Breast surgeons have been specially trained to provide surgical treatments for both men and women suffering from any type of condition affecting the breast(s), such as breast cancer.
Breast surgery is a medical specialty that deals with the surgical and non-surgical treatment of all conditions affecting the breast and related structures. Breast surgeons provide comprehensive care for patients suffering from any type of disorder or disease that affects breast health – from the discovery of breast lumps and masses, to the treatment and management of breast cancer. Although women are primarily affected by breast health issues, some conditions also affect men.
Breast surgeons specialize in the evaluation, diagnosis, treatment and management of conditions in which patients experience masses, lumps, infection and pain in the breasts. After visiting a breast surgeon with these or similar symptoms, the physician may review previous test results and complete additional diagnostic tests, such as medical imaging scans or biopsies, to determine the cause of the symptoms. The surgeon is trained to recommend whether the condition can be addressed in a non-surgical manner, resorting to surgery as a last resort or as a proactive measure when time is of the essence.
After reviewing all necessary test results, family history reports and other pertinent medical information, the breast surgeon will present a personalized plan of treatment for each patient. If a patient is diagnosed with breast cancer, the type and stage of cancer, among other patient-specific factors will dictate the type of treatment that is prescribed. In some cases, the cancer is so advanced that the surgeon will recommend undergoing a mastectomy, which is the removal of the entire breast. In other cases, the tumor and tissues immediately surrounding it may be removed without the necessity of removing the entire breast – known as a lumpectomy. Depending upon the type of condition diagnosed, other treatment methods or techniques may be performed.
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A Doctor of Medicine (MD) is a medical degree, the meaning of which varies between different jurisdictions. In some countries, the MD denotes a first professional graduate degree awarded upon initial graduation from medical school. In other countries, the MD denotes an academic research doctorate, higher doctorate, honorary doctorate or advanced clinical coursework degree restricted to medical graduates; in those countries, the equivalent first professional degree is titled differently (for example, Bachelor of Medicine, Bachelor of Surgery in countries following the tradition of the United Kingdom)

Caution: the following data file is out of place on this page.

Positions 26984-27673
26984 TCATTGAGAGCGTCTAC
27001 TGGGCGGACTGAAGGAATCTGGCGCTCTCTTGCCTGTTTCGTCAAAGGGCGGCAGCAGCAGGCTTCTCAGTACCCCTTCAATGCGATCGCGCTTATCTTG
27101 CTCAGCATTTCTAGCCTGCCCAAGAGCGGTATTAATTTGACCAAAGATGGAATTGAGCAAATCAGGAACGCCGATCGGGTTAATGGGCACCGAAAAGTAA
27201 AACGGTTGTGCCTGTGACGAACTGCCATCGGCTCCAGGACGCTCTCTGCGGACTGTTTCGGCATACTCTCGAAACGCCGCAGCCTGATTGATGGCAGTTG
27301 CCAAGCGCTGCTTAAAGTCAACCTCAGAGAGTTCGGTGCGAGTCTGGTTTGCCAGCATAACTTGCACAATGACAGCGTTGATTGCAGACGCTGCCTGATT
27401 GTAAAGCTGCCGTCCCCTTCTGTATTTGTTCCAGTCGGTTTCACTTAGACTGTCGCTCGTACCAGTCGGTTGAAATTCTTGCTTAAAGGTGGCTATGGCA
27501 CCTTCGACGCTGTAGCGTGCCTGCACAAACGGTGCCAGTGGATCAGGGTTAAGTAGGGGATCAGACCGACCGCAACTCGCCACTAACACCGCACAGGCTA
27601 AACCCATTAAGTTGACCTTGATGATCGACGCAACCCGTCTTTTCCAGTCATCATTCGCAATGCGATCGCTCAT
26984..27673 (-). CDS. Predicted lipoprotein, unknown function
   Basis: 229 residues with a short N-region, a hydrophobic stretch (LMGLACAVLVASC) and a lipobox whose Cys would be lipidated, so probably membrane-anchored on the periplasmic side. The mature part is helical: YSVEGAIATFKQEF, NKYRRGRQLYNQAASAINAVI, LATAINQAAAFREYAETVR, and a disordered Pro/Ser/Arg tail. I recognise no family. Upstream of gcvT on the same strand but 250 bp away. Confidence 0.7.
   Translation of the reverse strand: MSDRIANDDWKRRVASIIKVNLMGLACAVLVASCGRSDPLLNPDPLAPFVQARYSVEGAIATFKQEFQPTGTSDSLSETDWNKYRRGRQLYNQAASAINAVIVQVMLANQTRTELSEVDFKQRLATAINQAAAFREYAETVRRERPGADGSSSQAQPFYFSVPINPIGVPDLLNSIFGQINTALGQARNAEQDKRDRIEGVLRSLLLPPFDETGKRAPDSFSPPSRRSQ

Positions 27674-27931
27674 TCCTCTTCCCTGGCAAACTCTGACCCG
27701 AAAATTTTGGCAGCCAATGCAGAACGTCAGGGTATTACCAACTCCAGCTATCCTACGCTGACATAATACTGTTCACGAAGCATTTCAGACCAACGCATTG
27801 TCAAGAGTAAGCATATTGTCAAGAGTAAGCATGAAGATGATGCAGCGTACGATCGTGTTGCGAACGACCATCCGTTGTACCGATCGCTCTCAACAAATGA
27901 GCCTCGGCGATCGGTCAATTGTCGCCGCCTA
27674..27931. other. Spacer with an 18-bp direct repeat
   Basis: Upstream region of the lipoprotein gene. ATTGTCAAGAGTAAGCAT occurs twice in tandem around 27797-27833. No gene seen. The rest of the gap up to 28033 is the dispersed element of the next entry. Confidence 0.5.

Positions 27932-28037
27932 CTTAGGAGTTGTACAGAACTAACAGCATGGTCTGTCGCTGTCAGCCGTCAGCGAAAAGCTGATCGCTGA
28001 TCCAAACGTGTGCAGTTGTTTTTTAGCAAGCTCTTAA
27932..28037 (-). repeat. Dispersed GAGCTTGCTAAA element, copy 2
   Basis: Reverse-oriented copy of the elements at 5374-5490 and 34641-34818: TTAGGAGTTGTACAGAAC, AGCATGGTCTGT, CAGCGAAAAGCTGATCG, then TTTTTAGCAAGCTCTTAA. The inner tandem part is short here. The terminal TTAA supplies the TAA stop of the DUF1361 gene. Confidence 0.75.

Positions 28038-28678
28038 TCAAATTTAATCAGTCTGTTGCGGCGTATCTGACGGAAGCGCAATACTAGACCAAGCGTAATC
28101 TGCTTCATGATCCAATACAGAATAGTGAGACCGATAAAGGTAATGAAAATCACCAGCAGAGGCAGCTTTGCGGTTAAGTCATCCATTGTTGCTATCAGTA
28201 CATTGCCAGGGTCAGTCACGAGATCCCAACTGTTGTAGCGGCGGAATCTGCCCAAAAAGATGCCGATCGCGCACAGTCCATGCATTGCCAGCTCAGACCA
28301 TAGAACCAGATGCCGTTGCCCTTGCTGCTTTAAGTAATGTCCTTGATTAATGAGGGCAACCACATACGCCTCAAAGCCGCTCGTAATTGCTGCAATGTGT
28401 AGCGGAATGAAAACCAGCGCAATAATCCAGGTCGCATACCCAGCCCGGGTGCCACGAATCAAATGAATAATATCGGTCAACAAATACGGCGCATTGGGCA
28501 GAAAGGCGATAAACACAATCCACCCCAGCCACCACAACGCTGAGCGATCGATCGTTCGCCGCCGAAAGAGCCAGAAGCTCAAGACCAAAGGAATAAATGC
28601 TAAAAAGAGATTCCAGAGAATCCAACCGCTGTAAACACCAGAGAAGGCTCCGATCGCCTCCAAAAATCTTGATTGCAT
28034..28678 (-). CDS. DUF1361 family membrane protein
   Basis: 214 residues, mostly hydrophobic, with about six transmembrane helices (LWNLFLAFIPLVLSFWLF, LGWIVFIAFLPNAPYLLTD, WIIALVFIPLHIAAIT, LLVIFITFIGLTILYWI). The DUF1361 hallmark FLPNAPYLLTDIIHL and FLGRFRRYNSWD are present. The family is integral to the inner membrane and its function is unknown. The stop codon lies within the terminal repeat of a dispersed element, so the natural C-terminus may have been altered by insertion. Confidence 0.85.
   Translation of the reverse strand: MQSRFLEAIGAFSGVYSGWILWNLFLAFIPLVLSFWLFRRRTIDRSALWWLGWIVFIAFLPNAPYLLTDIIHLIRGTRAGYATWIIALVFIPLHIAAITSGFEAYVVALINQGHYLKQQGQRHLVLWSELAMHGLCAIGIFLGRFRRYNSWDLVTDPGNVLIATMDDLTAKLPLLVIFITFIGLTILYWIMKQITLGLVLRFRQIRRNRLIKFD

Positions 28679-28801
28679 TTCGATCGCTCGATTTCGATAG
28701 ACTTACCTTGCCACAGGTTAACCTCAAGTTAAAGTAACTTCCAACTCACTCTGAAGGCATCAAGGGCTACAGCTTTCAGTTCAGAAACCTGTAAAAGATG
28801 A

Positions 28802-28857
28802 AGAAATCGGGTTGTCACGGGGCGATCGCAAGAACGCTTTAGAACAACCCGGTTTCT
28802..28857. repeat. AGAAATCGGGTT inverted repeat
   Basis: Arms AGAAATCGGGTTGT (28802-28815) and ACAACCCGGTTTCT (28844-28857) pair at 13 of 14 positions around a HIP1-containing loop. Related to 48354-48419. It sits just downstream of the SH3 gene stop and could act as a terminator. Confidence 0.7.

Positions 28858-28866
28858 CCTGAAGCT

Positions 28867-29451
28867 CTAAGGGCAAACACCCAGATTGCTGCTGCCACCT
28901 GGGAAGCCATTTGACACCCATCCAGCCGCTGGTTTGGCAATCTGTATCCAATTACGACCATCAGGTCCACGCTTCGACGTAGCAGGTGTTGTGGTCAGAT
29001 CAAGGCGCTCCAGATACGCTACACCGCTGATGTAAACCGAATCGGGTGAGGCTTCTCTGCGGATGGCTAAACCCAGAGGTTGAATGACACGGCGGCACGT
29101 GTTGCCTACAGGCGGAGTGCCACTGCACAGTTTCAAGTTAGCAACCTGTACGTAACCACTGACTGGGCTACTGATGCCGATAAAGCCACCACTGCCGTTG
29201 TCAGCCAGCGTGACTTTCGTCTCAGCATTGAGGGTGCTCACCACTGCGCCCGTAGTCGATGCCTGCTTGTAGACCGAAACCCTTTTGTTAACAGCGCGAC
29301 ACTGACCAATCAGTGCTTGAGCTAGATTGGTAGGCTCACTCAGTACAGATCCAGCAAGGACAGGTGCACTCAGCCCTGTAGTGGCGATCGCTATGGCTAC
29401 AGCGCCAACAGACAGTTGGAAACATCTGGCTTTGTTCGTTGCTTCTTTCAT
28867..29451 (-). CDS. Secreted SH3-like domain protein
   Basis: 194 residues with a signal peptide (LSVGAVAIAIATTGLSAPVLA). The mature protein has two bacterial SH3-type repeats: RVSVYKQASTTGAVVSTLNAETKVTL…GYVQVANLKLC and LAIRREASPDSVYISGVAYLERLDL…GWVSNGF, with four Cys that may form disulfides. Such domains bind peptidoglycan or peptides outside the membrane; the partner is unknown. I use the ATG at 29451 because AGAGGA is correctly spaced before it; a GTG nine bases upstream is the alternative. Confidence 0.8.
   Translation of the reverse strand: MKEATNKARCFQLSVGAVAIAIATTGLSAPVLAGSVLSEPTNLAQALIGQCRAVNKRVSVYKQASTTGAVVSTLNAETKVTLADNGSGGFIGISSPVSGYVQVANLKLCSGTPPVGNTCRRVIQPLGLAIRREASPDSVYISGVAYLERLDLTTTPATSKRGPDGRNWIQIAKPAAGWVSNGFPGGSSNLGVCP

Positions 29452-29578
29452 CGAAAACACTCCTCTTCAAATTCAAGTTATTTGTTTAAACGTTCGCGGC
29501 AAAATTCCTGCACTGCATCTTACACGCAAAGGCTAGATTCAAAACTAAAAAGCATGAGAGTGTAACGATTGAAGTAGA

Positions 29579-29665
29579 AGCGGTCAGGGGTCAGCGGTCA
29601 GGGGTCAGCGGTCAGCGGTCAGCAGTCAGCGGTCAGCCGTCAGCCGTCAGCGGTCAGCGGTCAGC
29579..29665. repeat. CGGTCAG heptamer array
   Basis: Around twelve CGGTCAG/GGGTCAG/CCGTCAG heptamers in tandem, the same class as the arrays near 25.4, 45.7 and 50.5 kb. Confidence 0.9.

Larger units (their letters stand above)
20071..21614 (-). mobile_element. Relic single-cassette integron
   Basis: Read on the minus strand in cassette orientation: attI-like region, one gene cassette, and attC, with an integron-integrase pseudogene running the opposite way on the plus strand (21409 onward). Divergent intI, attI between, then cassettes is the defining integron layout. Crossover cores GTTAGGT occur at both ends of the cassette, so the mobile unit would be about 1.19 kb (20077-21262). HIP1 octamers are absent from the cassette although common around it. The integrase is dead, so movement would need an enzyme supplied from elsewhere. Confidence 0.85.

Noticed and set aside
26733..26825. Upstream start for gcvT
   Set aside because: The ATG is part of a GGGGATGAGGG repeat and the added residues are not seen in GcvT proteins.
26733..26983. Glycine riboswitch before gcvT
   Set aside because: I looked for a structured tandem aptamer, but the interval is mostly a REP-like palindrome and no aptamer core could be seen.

In 1703, the University of Glasgow's first medical graduate, Samuel Benion, was issued with the academic degree of Doctor of Medicine.
University medical education in England culminated with the MB qualification, and in Scotland the MD, until in the mid-19th century the public bodies who regulated medical practice at the time required practitioners in Scotland as well as England to hold the dual Bachelor of Medicine and Bachelor of Surgery degrees (MB BS/MBChB/MB BChir/BM BCh etc.). North American medical schools switched to the tradition of the ancient universities of Scotland and began granting the MoD title rather than the MB beginning in the late 18th century. The Columbia University College of Physicians and Surgeons in New York (which at the time was referred to as King's College of Medicine) was the first American university to grant the MD degree instead of the MB.
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Early medical schools in North America that granted the Doctor of Medicine degrees were Columbia, Penn, Harvard, Maryland, and McGill. These first few North American medical schools that were established were (for the most part) founded by physicians and surgeons who had been trained in England and Scotland.
A feminine form, "Doctress of Medicine" or Medicinae Doctrix, has also been used by the New England Female Medical College in Boston in the 1860s. In most countries having a Doctor of Medicine degree does not mean that the individual will be allowed to practice medicine. Typically a doctor must go through a residency (medicine) for at least four years and take some form of licensing examination in their jurisdiction.